Latest posts by Umm Zahra (see all)
- Meeting the King - January 1, 2017
- Listening from the Heart - July 14, 2016
- Creating Win-win Agreements with our Children - April 1, 2016
- Keep Your Doors Locked: An Introduction to Shaytan and his Avenues - July 17, 2015
- A Meaningful Life – Is it Really an Option? - April 7, 2015
Why do most of us find ourselves mentally absent in our prayer? The rituals proceed mechanically, but our hearts and souls are somewhere else. Hence, the communication with Allah (swt) ends with no contact established at all. Our hearts remain restless and our minds stay invaded with satanic thoughts. Our Salah fails to bring any positive impact on our lives.
Khushu Salah is attained through Hudoor Al-Qalb (treasure of the heart) and Fahm (understanding). Discussed below is Hudoor al Qalb:
- Araja (hope)
When we face Allah (swt) in Salah, we must believe in His mercy and magnanimity. We must yearn for forgiveness, hoping that even if our sins reach the sky, only Allah (swt) will erase them and renew our faith. This hope acts as a healing balm for broken hearts and de-motivated spirits. In case of an illness, do we long and hope to be healed before visiting a doctor? Imagine – Allah (swt) is the Creator of that doctor, the medicines he will prescribe, and the treatment he will suggest. It is all pre-ordained. Shouldn’t we then only pin all our hopes in Allah (swt) and desperately long for our meeting with him in Salah for all our needs and wants?
- Alhaiba (fear and magnificence)
In our worldly lives, we fear many objects and people, due to the danger they pose to us. For instance: naked electric wires, a fierce lion or an absconding criminal. As Muslims, we do not feel threatened or endangered by Allah (swt). Instead, it is the Ilm or knowledge of His infinite power that grants us this feeling of smallness. We feel insignificant before our Creator, realizing the magnitude of His might. For Him, this world is no bigger than a mustard seed, which He can carry on His palm. Comprehending our weakness, we tremble in fear before the majesty of Allah (swt). Naturally, in Salah, when we are standing before such a powerful God, how can we become heedless?
- Hubullah (love of Allah (swt))
When we count the blessings bestowed by Allah (swt) on us, we are overwhelmed with love for Him. What He grants us and whatever He prevents us from are all bounties from Him. If a friend gifts us something, don’t we feel a special affection for him/her? Whenever we look at the gift, we begin to think about him/her. Now, imagine the Creator, Who has gifted every single thing in our possession, whether it is our physical body, our abilities, our soul, our feelings, the air we breathe, the sunlight we cherish, the food we relish, the money we spend or the health we enjoy. And this is not even a give and take relationship. Allah (swt) gives in spite of His creation’s disobedience towards Him. Wouldn’t that create a surge of love within a sincere worshipper to express his gratitude towards Allah (swt) at least five times a day for countless bounties in return?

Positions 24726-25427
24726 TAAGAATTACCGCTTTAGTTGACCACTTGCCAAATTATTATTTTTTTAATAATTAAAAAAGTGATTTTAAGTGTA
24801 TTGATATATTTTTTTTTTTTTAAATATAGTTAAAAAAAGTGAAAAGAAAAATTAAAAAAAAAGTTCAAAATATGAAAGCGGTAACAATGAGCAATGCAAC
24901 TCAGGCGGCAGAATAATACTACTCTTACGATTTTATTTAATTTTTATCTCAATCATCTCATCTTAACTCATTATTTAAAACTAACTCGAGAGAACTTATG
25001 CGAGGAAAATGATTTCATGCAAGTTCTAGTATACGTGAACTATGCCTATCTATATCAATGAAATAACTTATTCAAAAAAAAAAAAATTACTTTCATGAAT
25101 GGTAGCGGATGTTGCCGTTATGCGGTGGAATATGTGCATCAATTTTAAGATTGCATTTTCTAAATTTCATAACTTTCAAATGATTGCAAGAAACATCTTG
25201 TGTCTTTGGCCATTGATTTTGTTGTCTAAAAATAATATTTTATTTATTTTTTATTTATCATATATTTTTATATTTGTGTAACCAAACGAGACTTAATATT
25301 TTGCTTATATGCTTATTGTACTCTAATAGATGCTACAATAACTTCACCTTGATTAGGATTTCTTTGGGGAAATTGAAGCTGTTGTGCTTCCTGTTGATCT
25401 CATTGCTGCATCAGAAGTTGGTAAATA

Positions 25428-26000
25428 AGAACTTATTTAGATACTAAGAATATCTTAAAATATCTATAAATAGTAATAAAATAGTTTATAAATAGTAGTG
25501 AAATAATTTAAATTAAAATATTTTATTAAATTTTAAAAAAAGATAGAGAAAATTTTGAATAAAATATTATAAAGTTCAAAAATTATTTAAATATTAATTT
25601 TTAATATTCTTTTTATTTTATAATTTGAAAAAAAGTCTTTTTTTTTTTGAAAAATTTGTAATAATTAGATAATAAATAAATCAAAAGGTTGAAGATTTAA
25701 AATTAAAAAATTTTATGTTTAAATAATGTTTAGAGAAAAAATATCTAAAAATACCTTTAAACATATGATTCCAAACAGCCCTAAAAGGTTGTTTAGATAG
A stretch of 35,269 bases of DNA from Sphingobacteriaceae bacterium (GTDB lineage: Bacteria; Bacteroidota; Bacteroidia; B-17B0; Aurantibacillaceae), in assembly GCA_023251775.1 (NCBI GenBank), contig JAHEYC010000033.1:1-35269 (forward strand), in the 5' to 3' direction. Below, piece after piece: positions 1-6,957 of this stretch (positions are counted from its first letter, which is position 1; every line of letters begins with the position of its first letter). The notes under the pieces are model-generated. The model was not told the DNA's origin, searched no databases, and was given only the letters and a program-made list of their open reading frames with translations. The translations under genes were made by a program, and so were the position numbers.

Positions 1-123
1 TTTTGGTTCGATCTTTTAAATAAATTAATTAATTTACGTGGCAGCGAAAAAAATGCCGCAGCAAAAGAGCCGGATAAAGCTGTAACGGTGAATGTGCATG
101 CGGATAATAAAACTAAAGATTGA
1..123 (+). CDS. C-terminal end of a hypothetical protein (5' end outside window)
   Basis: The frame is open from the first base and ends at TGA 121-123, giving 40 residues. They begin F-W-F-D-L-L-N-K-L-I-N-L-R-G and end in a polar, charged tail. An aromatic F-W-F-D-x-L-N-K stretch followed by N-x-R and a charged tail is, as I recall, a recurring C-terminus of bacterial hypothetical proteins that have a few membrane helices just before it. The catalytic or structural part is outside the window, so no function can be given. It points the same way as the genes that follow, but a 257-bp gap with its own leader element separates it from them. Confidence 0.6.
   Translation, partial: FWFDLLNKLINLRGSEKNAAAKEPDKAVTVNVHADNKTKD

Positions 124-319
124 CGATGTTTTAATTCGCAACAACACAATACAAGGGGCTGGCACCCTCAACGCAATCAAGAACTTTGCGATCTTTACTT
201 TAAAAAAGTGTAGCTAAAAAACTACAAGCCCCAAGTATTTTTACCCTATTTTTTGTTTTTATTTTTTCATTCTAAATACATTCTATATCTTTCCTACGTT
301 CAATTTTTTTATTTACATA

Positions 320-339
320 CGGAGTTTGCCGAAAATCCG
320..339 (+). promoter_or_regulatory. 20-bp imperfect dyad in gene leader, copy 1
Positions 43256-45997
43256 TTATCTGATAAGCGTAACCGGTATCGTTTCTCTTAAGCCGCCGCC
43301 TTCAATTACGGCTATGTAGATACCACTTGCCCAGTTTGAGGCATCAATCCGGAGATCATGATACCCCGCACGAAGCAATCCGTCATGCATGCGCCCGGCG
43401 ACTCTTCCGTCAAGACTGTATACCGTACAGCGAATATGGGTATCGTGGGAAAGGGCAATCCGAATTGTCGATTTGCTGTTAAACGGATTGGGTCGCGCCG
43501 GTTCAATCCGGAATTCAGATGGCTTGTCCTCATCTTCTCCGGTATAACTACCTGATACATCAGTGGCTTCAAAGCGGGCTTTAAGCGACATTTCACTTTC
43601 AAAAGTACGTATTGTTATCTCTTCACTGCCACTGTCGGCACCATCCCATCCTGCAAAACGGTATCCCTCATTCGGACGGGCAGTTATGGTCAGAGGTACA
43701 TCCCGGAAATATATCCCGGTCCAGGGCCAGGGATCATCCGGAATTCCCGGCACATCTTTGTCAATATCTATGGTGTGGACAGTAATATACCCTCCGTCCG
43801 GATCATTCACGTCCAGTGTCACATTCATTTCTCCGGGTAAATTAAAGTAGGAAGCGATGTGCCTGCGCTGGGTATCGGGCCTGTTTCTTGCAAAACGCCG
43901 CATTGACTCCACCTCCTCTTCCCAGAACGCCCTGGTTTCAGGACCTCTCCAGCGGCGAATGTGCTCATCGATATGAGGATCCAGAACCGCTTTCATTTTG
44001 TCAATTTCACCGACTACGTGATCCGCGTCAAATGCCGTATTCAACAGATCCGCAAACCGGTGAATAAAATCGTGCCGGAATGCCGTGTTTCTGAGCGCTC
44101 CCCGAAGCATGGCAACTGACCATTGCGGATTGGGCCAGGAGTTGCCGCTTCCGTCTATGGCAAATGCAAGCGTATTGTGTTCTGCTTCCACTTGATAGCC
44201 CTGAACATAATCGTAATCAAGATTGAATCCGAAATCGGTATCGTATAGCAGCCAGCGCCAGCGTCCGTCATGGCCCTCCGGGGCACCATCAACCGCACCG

- Haya (shyness)
What is a man’s greatest fear? To be exposed for his wrongdoings before others. He tries to keep all his dark secrets behind locked doors. In fact, sometimes we are so ashamed of our certain deeds that we don’t even like to think about them even in solitude. It is as if there is a dark room which we have bolted and do not ever wish to enter. Allah (swt) is the only One, Who knows all, as He is Al-Aleem. When we stand before him in Salah, we realize that there is no veil between our sins and Allah (swt). This should cause us to feel shy and alert. Allah (swt) conceals all the sins of His true believers as He knows how ashamed His slaves are for their past slights. This shyness creates humility in the worshipper, and he bows even lower before his Rabb in Salah.
- Kalamahu (conversation with Allah (swt))
How would we feel if someone greeted us cheerfully and before we could even return his salutation, he turns away to occupy himself with other errands? He stays with us, but hardly pays any attention to us. This is probably the condition of our Salah, too. The magical key is to believe that Salah is a conversation between Allah (swt) and His slave. And it takes two to carry out that talk. When we call out “Allahu Akbar” Allah (swt) turns to us. The Lord of the worlds, our Owner, and our Cherisher wants to hear what we have to say to Him. Even for our most important meeting, we dress up, rehearse our conversation and practise beforehand. Imagine Salah as an exclusive meeting between us and our Rabb. Can we think of standing in His court negligently?
An understanding (Fahm) of the translation of all Surahs we recite in our prayer is a must, too. Otherwise, we will never be able to feel our prayers. Ideally, we can select a single Ayat everyday, try to ponder over its meaning and then reflect with deeper understanding. Surely, how long will it take us to do just that? Fifteen minutes at the most, if we are very sincere in our efforts. Can’t we spare even fifteen minutes daily out of the twenty-four hours our Creator has granted us? This will be worth an investment that will almost immediately make a difference to the quality of our prayers and relationship with Allah (swt), Insha’Allah.
It is Salah that helps us express our joys, concerns, bashfulness, confidence, hopes, fears, love and anger in the most appropriate manner. It is not as if Allah (swt) doesn’t know what is going on in our lives. But He has chosen for us to adopt this medium of conversation with Him. We are temporarily disconnected from the hustle and bustle of our worldly lives so that we can enter into quiet serenity with just Him as our Disposer.
May Allah (swt) grant us all Khushu in our Salahs in this beautiful month of Ramadan and beyond. Ameen. The benefits are unimaginable and unexplainable.